Residential dwelling values surge to $10.7 trillion

Average price of an Aussie home climbs to $959,300

Residential dwelling values surge to $10.7 trillion

The total value of residential dwellings in Australia reached $10.7 trillion in the March quarter of 2024, a $209.4 billion increase from $10.5 billion in the December quarter of 2023, according to preliminary estimates of the Australian Bureau of Statistics (ABS).

Households owned $10.3 trillion of the total value of residential dwellings, with the total value of residential dwellings increasing across all states and territories in the March quarter of 2024.

The latest ABS Total Value of Dwellings data also showed the number of residential dwellings in Australia rose by 52,700 to 11.2 million, and the mean price of residential dwellings increased by $14,300 to $959,300 this quarter.

New South Wales had the highest mean price for residential dwellings at $1.2 million, followed by the Australian Capital Territory at $950,500 and Victoria at $914,300. The Northern Territory had the lowest mean price at $511,400.

“The property market remains vulnerable to higher interest rates and rising unemployment in the second half of 2024, moving into 2025,” said Robert Baharian (pictured above), co-founder and director of Ekam Capital. “We’re already seeing slowing growth in house prices in capital cities, primarily in Sydney and in Melbourne, as high levels of debt and the cost-of-living weigh on households.

“As a nation, Australia’s household sector is among the most indebted in the world, which means rising rates will eventually hurt households’ ability to take on more debt, especially if we see a jump in the employment rate towards 5%.”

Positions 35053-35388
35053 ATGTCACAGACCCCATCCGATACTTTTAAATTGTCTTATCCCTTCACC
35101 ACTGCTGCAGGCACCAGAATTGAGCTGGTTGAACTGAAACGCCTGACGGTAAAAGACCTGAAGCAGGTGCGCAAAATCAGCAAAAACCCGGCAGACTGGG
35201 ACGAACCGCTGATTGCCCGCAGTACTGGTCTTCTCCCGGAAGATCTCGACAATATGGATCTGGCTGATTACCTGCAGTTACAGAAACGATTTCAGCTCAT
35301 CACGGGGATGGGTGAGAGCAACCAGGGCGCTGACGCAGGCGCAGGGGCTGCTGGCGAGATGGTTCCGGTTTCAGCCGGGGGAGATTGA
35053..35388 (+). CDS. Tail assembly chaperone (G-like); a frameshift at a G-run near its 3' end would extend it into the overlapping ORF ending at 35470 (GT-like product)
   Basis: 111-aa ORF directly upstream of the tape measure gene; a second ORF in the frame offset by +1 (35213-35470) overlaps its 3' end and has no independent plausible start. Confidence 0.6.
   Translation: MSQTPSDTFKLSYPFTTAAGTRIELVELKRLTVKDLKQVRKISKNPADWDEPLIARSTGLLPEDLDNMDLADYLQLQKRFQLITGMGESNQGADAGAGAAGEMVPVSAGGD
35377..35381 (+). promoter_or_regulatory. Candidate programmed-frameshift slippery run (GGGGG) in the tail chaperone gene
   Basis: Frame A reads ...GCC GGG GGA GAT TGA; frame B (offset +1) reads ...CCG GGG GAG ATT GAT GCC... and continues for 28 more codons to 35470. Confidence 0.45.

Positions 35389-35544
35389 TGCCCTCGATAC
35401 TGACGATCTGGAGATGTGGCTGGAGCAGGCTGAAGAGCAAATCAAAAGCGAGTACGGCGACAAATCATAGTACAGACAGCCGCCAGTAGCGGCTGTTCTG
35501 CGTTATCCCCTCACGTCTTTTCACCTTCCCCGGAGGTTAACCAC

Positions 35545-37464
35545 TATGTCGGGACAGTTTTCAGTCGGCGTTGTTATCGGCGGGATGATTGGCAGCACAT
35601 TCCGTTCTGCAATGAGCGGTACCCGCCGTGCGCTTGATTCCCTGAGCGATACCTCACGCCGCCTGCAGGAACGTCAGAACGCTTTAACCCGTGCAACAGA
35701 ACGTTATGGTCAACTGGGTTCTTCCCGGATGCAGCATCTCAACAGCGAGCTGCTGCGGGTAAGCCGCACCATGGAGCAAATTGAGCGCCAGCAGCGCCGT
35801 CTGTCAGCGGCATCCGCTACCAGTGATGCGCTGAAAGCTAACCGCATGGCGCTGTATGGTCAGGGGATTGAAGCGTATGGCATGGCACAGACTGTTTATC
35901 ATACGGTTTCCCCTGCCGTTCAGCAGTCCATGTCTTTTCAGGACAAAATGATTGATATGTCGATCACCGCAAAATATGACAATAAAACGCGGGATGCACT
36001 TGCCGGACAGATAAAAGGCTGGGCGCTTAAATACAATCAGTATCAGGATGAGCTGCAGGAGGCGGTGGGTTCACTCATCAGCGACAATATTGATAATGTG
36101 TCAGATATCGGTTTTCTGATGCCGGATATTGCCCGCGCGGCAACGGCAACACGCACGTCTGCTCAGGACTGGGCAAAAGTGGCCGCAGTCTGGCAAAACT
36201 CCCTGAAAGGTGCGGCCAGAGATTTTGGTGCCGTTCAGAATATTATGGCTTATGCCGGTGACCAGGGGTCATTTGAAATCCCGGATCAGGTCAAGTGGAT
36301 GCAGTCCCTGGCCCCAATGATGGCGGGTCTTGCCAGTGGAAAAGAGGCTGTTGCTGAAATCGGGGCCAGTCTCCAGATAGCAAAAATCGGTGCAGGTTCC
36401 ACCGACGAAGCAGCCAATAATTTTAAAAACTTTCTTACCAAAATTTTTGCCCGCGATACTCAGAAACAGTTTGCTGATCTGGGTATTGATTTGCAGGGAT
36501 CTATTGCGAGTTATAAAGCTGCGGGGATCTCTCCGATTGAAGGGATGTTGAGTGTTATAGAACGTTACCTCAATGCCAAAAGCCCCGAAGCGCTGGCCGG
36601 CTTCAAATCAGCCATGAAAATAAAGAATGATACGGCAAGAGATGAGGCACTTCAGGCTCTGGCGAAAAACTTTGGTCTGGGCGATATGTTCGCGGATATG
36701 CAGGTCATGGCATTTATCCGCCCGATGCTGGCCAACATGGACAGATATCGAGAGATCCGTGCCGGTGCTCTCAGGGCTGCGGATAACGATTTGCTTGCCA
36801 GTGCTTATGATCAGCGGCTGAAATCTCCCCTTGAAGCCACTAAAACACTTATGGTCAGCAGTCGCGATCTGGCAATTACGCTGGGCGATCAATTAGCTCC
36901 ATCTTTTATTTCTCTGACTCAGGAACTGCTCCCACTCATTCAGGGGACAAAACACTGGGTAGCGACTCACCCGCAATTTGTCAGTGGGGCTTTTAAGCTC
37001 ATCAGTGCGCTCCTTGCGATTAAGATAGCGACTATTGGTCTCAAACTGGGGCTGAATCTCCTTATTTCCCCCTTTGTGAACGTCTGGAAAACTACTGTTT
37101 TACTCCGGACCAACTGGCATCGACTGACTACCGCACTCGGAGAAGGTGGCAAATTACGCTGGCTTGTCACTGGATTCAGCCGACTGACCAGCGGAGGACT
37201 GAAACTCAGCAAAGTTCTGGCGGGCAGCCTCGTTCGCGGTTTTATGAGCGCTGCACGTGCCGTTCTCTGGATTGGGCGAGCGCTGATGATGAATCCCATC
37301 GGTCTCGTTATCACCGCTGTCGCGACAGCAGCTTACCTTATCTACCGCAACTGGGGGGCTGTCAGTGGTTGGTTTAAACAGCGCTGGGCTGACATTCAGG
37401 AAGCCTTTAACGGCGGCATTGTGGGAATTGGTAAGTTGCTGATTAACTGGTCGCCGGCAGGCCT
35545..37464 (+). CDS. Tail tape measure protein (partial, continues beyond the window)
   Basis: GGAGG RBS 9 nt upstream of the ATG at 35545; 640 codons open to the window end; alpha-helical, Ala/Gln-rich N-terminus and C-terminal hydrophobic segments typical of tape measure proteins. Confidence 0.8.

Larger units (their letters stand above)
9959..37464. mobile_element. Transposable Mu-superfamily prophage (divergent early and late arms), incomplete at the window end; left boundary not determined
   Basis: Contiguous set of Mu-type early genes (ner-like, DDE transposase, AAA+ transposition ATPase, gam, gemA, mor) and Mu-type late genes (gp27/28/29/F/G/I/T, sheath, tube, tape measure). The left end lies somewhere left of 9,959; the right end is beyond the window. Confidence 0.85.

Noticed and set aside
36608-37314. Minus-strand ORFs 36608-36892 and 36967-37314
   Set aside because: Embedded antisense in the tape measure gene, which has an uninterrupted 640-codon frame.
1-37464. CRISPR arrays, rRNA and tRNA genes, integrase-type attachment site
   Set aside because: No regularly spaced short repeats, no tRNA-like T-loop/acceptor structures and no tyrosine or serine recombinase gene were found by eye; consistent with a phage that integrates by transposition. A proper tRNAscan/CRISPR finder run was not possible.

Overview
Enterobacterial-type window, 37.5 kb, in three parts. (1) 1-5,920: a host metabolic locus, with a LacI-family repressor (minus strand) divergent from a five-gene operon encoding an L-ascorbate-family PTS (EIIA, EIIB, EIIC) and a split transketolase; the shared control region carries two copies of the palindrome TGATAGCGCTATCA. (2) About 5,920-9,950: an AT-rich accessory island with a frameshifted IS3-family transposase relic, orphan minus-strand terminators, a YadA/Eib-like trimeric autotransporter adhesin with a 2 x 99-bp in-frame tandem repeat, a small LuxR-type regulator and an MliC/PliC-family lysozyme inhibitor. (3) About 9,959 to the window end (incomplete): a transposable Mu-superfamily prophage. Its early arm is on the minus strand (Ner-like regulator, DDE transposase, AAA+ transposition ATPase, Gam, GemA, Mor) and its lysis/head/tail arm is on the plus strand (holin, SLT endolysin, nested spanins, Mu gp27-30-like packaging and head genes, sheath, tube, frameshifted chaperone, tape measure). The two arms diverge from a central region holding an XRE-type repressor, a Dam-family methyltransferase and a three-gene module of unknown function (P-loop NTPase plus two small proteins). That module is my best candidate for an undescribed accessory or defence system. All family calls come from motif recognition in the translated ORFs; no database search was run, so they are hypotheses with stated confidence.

Baharian projected that interest rates might remain unchanged until at least September 2024, with a potential cut not expected until April 2025.

“If rates rise in June, it will be six months from peak rates to a cut, on par with the third shortest period in duration before the RBA cuts rates,” he said.

Over the past 50 years, the average duration between a peak in interest rates and subsequent cuts in Australia has been about 10 months. The shortest duration was in 2008 during the onset of the global financial crisis, and the longest was from 1995 to 1996 as inflation improved after peaking at 5.1% in 1995.

“Households may have to buckle in for higher interest rates for many months more as it may not be until 2025 when they see their mortgage costs fall with official interest rates,” Baharian said.

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